Murder Victim's Daughter Testifies In Father's Trial

Murder Victim's Daughter Testifies In Father's Trial

The teenage daughter of a murdered Lexington woman's daughter testifies in her father's trial.

     It's been a week since the trial began and there's been some very emotional testimony.  For the first time Tuesday, we heard from the teenage daughter of the murdered woman as she took the stand to testify in her father's trial.

     "Do you want to be here today?" asks the Assistant Commonwealth's Attorney Kathy Phillips.

     "No, not really," answers Almira Fawn Southworth.

     That's how the 14-year-old Almira felt about taking the stand Tuesday.  Her father Donald Southworth is accused of killing his wife and her mother, Umi in June 2010.  Almira testified that she was aware of her parents' marital problems.  She says she and her mother were getting ready to move to Nashville without her father so she could pursue her musical career.  The day before they were supposed to leave, Umi was found badly beaten in the backyard of the family's Meadowthorpe apartment complex.  She later died from her injuries.

     "I figured that they were probably going to get a divorce and that mom would move down to Nashville and I would go there but I figured that I would go up and see dad sometimes too," explains Almira.

     Almira testified Tuesday morning for about an hour and a half.  She was confident and calm during her testimony, at times yawning and even putting her head down to think. She is now in the custody of her talent agent and living in Nashville.  Almira testified that, one morning, her mother didn't say goodbye to her before leaving for work, which was odd.  Almira discovered her mother's car was still there but thought maybe she had gotten a ride to work.  It wasn't until some of her mother's co-workers from Fazoli's showed up at their apartment, that she became alarmed.  Those co-workers, and Almira, then went outside to search for Umi.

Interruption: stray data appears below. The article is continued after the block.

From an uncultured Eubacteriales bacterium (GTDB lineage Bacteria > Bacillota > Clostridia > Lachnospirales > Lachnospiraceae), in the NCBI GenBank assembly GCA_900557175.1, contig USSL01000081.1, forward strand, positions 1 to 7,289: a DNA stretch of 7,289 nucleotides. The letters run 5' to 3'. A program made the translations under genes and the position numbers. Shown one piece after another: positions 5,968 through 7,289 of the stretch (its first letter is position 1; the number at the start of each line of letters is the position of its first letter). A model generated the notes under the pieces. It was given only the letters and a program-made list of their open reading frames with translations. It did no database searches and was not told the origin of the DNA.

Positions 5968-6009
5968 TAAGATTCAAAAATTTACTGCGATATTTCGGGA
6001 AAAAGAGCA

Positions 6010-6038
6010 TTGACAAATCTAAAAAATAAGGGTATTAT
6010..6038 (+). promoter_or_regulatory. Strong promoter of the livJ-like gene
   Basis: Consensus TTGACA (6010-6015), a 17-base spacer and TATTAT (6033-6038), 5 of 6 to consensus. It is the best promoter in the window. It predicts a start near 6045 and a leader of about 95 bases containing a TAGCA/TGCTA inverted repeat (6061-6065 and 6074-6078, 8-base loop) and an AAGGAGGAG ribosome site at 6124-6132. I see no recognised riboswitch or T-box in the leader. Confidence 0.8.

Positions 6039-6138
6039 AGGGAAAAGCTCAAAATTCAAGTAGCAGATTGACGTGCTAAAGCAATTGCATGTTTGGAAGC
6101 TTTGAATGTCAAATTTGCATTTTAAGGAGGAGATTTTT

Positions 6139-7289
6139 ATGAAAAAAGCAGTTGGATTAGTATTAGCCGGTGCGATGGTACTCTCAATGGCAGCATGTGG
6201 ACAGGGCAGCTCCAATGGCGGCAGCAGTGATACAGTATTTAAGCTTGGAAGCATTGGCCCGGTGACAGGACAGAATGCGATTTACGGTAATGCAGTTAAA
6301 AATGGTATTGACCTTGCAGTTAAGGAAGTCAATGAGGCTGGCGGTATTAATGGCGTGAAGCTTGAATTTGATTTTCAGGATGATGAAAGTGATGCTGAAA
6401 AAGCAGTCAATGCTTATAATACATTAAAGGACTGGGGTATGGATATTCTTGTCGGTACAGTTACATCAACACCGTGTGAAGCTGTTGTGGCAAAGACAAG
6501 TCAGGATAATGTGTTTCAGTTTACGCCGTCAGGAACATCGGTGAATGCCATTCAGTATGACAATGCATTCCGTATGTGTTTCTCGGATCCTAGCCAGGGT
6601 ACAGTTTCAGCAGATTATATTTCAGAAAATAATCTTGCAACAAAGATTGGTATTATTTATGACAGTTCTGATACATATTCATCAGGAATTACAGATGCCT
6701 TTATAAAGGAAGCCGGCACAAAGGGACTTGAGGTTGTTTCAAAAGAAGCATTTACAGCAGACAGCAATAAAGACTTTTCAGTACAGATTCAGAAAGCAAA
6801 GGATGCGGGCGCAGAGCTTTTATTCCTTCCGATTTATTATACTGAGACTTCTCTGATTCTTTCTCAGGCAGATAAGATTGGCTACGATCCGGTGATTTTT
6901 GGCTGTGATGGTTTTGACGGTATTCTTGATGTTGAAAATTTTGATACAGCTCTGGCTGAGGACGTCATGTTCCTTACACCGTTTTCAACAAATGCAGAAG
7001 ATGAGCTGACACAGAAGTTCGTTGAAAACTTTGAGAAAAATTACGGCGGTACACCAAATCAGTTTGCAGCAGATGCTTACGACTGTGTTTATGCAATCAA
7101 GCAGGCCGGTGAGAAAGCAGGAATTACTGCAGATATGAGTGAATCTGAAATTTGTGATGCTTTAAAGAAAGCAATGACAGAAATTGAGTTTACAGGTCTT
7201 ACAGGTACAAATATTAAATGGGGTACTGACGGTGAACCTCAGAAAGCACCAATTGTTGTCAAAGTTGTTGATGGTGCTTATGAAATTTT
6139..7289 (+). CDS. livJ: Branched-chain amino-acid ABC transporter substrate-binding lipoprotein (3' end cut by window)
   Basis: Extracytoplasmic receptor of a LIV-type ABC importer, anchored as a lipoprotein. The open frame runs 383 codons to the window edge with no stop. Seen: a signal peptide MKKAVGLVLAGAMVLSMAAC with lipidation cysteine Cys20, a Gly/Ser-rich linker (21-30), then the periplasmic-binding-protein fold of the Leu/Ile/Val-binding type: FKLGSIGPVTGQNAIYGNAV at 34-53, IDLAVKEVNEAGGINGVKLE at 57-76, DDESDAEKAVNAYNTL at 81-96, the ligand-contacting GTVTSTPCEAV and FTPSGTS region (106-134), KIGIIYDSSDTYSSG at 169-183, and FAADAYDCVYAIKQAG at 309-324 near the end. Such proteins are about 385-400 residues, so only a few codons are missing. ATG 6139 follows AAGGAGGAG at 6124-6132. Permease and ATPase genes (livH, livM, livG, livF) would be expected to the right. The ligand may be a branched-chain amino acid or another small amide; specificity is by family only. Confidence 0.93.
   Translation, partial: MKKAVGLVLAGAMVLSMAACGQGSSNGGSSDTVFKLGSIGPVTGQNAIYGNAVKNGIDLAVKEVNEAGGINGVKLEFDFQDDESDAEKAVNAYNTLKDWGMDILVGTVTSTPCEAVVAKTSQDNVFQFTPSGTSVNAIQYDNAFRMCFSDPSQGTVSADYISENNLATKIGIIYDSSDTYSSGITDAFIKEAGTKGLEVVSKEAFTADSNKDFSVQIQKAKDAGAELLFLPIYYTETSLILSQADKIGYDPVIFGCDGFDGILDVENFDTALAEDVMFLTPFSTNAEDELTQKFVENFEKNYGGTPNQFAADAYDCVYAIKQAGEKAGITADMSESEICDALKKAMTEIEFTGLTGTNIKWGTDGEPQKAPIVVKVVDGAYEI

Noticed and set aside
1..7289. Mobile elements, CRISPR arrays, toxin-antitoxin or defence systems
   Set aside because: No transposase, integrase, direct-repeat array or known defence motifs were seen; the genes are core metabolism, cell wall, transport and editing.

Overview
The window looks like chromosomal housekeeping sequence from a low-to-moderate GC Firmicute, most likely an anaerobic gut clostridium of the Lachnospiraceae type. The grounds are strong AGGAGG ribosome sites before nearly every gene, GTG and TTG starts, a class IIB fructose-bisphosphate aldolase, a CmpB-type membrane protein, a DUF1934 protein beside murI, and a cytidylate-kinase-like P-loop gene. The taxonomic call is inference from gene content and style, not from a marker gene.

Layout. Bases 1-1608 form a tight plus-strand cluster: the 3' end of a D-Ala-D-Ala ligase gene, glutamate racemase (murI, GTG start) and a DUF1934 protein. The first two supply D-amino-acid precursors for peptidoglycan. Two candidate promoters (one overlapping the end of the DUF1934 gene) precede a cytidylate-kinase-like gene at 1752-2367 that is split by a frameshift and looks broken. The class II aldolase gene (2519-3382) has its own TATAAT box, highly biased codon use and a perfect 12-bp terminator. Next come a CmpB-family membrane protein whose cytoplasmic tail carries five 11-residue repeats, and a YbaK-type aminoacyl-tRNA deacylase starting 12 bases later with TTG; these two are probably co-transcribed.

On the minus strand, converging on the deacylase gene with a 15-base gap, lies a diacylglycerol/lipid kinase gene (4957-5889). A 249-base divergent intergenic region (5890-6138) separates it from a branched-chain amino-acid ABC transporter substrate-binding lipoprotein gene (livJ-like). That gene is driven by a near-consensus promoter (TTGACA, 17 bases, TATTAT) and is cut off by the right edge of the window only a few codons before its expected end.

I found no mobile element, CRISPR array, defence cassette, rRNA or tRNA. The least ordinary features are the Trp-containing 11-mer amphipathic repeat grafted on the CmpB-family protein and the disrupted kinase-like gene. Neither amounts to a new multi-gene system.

"We found a shoe beside her car and I think her keys were in the middle of the yard, kind of near the trash cans," comments Almira.

     Almira says her father Donald wasn't home at this time, but she called him and he said he was on his way.  As time passed, she says they both became worried, "I kind of thought he was acting like me, I mean, just getting more and more concerned and just starting to panic a little bit."

     Almira also testified that she didn't think her mother Umi and her music producer John DeGrazio were having an affair.

     "She thought of him as her, like, brother," says Almira.

     DeGrazio also denied an affair when he took the stand, "there was never anything inappropriate, there was no flirtations ever."

     The state will continue calling witnesses Wednesday morning.  The trial is expected to wrap up Friday.
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